Which brings me to a bigger point. We all know Maurice is naturally a pretty funny guy, and he’s also one of the best communicators in the game. That’s why this whole comedy routine is more than just him trying out some material for a future guest stint at Rumor’s.

Despite all the fires seemingly burning around the team, Maurice is making a concerted effort to keep everything as light and loose as possible, no doubt hoping his "What,? Me Worry?" approach trickles down to his troops.

It started on the first day of training camp, when Maurice had a fresh take on his eye-raising statement about "ruffled feathers" on the team after a disappointing end to the season in the spring. He knew that was going to be an early storyline, and he quickly turned it on its head in a humorous way.

"You know sometimes when your analogies aren’t very good? But in my head, it was still a good one. So I’m picturing this bird with a couple little feathers out, and you just kind of slide your hand and they’re gone. You’re thinking more pterodactyl. I was thinking more sparrow at the time," Maurice said.

That theme continued earlier this week, as Maurice downplayed the effect of all these distractions in training camp.

"What’s that quote about rough seas making a good sailor? Something like that. But I haven’t felt it in the room. It’s been good, guys are working their asses off. Players got a little bit of turbulence, maybe, outside the jet. But inside the jet, it’s good," he said.

That was followed by another gem: "If you get your ugly out early, you’ll be pretty good-looking by the end."

Maybe laughter really is the best medicine. There’s no doubt the Jets, and their fragile fans, could use a good dose of something positive right now.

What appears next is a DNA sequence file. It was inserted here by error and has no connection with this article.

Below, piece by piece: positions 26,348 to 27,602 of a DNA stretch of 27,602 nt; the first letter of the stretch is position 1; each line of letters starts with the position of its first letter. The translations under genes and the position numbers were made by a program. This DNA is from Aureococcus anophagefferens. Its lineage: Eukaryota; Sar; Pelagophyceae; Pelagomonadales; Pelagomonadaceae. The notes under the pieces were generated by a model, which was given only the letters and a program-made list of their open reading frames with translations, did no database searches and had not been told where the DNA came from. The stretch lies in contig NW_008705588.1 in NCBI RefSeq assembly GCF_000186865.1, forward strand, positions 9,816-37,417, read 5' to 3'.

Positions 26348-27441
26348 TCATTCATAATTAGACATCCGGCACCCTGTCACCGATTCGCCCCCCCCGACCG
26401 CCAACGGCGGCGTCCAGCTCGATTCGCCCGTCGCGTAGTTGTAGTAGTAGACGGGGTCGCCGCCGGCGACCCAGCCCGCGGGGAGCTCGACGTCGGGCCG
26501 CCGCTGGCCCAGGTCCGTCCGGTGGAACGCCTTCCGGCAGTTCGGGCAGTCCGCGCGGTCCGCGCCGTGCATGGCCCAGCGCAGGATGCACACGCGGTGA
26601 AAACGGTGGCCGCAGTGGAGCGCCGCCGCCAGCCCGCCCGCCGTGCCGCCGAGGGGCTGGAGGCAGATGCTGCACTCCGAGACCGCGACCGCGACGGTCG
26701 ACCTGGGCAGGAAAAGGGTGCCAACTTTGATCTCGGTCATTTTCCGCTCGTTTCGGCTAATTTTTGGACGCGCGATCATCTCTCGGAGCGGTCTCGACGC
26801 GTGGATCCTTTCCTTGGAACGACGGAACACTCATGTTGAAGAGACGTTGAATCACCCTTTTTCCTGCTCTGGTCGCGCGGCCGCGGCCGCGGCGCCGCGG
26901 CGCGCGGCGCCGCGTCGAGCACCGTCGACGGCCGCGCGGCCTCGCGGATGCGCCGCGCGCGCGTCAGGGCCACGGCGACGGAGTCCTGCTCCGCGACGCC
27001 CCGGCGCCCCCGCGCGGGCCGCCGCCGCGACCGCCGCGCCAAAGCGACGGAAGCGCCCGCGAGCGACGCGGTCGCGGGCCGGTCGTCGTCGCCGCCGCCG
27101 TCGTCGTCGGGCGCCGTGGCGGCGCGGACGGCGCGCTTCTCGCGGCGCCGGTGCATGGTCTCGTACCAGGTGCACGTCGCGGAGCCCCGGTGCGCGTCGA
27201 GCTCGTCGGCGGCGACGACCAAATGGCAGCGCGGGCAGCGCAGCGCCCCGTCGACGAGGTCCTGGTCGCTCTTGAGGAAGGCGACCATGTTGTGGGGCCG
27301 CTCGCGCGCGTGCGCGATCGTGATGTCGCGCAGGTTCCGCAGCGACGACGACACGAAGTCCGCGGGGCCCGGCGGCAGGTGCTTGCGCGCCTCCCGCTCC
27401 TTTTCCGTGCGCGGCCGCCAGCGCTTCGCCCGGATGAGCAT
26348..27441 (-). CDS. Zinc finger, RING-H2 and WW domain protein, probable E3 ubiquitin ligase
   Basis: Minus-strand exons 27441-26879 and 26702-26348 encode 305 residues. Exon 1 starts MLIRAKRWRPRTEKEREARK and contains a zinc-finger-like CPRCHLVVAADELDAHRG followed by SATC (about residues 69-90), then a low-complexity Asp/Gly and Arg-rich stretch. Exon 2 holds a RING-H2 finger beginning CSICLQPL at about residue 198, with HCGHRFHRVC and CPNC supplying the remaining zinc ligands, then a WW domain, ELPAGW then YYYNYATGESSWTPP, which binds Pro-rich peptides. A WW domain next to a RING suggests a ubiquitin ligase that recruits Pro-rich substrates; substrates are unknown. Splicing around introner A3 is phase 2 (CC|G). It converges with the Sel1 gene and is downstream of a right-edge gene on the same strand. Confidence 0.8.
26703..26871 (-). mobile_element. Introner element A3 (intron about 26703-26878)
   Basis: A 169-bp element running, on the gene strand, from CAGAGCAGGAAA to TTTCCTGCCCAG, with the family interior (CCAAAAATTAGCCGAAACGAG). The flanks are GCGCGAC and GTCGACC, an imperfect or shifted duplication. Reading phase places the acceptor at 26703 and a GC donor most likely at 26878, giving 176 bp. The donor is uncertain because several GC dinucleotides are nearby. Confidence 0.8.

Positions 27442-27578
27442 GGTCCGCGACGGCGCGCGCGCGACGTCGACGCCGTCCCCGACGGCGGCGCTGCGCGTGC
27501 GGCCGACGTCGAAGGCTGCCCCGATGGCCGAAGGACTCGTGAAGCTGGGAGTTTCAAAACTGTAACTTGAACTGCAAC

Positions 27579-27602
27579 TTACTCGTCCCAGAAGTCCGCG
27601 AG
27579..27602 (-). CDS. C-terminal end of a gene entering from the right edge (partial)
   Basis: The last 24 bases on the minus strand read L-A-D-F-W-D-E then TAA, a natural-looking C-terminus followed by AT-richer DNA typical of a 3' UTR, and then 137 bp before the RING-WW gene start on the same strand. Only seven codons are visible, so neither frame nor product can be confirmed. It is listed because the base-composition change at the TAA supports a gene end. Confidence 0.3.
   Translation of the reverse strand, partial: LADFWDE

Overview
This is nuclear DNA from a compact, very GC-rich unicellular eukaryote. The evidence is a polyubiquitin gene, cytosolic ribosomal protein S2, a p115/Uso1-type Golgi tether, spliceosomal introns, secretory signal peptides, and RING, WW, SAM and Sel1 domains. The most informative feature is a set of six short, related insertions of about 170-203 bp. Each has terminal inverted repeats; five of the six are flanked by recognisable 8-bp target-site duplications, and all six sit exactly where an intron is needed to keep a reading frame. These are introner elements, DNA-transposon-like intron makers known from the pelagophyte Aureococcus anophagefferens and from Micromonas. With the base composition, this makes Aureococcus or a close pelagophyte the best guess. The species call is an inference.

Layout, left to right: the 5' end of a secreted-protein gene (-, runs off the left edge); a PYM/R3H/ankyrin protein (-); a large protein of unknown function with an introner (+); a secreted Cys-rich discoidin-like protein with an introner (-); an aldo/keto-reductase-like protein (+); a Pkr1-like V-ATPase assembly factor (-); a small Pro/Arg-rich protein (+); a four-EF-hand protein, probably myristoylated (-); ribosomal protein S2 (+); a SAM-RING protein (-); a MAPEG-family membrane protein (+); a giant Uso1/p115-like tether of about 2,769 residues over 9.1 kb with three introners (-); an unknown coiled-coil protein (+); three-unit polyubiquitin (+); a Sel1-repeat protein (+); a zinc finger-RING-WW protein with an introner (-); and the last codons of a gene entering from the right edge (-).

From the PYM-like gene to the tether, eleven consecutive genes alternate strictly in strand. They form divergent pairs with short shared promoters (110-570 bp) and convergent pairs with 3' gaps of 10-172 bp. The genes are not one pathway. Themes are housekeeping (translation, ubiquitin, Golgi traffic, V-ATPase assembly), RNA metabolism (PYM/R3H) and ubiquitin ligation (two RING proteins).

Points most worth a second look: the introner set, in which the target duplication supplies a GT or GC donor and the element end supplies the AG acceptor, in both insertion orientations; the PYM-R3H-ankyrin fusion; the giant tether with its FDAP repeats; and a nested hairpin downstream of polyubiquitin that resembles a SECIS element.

Maybe laughter really is the best medicine. There’s no doubt the Jets, and their fragile fans, could use a good dose of something positive right now. Maurice is taking a grin-and-bear-it approach, repeatedly saying he’s been thrilled by the work ethic and focus of the players who are in training camp.

I believe Maurice begins this year with a seat that is at least lukewarm, if not downright hot. As the second most-tenured coach in the NHL, you’d think his time with this group is running out, especially after they took a big step backwards last season. At some point, it’s only natural the message grows stale and a new voice is needed.

Now, with an all-important new campaign set to begin, the Jets already seem to be in big trouble, with many pundits already writing them off. And yet, Maurice hasn’t missed a beat, putting on a master class in crisis management and setting a positive tone on a daily basis as the face of the team.

Whether that will ultimately translate into on-ice success remains to be seen, and Maurice seemed to recognize that all this talk is, ultimately, rather cheap.

"None of it matters. Because when we drop the puck in New York, whether I like camp or not, the end result’s going to decide whether I was right or wrong," he said earlier this week.

Regardless of how it all plays out, Maurice seems determined to do it with a smile on his face and his next joke at the ready. And while there’s no chance he’s going to quit his day job, he might just have a career in comedy waiting for him once this coaching gig is over.

 

mike.mcintyre@freepress.mb.ca

Twitter: @mikemcintyrewpg

Mike McIntyre

Mike McIntyre
Reporter

Mike McIntyre grew up wanting to be a professional wrestler. But when that dream fizzled, he put all his brawn into becoming a professional writer.

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Updated on Friday, September 20, 2019 at 8:15 PM CDT: Updates story